```Date: Feb 24, 2013 9:56 AM
Author: William Hughes
Subject: Re: Matheology § 222 Back to the roots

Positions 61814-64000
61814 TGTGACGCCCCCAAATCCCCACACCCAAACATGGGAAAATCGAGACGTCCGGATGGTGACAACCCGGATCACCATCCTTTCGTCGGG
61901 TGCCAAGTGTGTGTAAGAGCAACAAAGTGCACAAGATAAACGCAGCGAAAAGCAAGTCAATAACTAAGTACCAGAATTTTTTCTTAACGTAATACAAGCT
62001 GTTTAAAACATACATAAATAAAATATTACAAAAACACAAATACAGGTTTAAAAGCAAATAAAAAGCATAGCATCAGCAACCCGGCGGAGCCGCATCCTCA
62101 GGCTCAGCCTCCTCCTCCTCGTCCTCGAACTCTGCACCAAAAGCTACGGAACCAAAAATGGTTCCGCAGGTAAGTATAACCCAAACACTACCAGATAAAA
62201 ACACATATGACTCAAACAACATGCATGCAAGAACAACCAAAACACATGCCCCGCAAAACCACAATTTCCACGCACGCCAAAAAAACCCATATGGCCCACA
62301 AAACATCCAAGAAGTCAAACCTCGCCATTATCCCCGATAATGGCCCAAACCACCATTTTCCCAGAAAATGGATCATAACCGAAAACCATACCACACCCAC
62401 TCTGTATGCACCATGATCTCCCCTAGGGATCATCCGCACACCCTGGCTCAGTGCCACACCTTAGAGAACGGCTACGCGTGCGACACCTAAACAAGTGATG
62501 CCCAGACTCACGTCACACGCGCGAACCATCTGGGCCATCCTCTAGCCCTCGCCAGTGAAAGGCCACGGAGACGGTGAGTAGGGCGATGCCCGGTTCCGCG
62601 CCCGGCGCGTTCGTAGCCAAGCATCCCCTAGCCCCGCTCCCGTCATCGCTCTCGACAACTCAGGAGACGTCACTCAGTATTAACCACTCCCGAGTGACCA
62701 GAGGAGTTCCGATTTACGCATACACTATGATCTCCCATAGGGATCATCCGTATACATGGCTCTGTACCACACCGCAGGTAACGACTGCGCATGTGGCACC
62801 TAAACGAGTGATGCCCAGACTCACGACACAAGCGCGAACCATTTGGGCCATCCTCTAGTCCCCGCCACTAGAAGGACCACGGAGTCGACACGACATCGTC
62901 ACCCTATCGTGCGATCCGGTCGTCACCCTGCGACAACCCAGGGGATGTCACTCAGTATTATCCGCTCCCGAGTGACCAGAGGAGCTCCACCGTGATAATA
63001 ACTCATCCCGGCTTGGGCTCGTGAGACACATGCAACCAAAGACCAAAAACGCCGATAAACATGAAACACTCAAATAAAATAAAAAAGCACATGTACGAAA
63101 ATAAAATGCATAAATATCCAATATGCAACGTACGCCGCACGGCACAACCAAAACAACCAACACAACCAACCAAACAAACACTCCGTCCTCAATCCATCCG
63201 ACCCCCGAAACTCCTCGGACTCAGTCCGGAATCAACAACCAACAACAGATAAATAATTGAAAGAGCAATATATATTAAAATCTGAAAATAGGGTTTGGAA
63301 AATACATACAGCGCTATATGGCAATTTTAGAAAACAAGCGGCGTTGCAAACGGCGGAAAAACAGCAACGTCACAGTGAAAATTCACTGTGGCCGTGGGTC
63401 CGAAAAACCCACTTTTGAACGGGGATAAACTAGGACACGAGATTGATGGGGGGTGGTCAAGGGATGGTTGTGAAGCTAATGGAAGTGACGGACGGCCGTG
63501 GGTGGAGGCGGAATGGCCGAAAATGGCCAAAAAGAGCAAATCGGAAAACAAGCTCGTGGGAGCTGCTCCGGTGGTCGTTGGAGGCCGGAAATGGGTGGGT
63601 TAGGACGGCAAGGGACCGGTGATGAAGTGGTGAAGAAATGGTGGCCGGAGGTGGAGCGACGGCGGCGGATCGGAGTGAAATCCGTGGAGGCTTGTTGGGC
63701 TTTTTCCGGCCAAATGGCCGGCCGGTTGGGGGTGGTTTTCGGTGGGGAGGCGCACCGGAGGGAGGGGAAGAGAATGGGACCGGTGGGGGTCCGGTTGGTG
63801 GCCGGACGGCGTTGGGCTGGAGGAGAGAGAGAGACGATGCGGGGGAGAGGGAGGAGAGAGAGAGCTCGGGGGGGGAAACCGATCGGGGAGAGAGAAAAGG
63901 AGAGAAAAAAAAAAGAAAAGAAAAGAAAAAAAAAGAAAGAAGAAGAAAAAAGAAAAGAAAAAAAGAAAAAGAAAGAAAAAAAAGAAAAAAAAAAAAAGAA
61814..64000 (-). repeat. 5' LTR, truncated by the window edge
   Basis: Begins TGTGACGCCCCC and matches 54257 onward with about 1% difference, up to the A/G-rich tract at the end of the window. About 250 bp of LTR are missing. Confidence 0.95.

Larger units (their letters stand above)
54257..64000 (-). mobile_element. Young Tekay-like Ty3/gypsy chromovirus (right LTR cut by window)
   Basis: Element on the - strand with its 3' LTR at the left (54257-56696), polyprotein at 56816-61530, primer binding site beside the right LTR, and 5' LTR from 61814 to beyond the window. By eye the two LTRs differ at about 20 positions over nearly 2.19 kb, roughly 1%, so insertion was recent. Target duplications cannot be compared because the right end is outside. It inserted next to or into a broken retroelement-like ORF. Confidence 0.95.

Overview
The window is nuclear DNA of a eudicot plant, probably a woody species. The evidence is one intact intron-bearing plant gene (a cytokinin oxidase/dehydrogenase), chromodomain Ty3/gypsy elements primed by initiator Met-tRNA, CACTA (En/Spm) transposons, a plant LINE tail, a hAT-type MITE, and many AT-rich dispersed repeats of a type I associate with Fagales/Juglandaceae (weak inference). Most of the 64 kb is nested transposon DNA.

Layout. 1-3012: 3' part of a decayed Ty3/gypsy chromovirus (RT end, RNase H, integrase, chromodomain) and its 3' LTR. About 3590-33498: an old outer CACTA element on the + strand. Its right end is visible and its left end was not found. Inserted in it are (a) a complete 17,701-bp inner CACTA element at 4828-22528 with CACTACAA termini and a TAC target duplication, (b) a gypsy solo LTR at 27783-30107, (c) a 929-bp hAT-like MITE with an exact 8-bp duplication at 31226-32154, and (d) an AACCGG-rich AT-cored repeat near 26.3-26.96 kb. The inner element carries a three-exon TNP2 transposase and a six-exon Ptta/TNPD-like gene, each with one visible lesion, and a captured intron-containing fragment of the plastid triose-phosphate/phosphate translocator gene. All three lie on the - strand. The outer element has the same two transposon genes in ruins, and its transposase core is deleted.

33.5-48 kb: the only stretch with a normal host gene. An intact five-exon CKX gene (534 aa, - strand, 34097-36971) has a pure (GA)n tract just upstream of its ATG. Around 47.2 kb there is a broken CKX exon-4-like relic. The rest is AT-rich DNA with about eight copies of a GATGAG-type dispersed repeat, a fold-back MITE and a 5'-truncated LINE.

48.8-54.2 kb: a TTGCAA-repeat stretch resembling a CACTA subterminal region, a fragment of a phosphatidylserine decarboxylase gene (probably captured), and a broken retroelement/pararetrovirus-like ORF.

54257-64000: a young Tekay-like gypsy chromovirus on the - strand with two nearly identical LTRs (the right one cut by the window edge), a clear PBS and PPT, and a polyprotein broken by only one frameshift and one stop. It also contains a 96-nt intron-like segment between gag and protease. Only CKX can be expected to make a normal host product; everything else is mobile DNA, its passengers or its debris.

So, when WM says that a natural number m does notexist, he may mean that you can prove it existsbut you cannot find it.Suppose that P is a predicate such thatfor every natural number m, P(m) is true.Let x be a natural number such thatP(x) is false. According to WM you cannotprove that x does not exist.  (WMrejects the obvious proof by contradiction:     Assume a natural number, x, such that P(x)     is false exists.     call it k     Then P(k) is both true and false.     Contradiction,  Thus the original assumption     is false and no natural number, x, such     that P(x) is false exists)We will say that x is an unfindable naturalnumber.It is interesting to note that WM agrees withthe usual results if you insert the term findable.E.g.There is no findable last element of the potentiallyinfinite set |N.There is no findable index to a line of L thatcontains d.There is no ball with a findable index in the vase.etc.It does not really matter if nonfindable naturalnumbers exist or not. They have no effect.I suggest we give WM a teddy bear marked unfindable.
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